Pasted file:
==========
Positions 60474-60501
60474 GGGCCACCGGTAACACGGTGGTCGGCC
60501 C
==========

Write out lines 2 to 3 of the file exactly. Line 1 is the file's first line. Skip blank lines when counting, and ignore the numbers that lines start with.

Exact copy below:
60474 GGGCCACCGGTAACACGGTGGTCGGCC
60501 C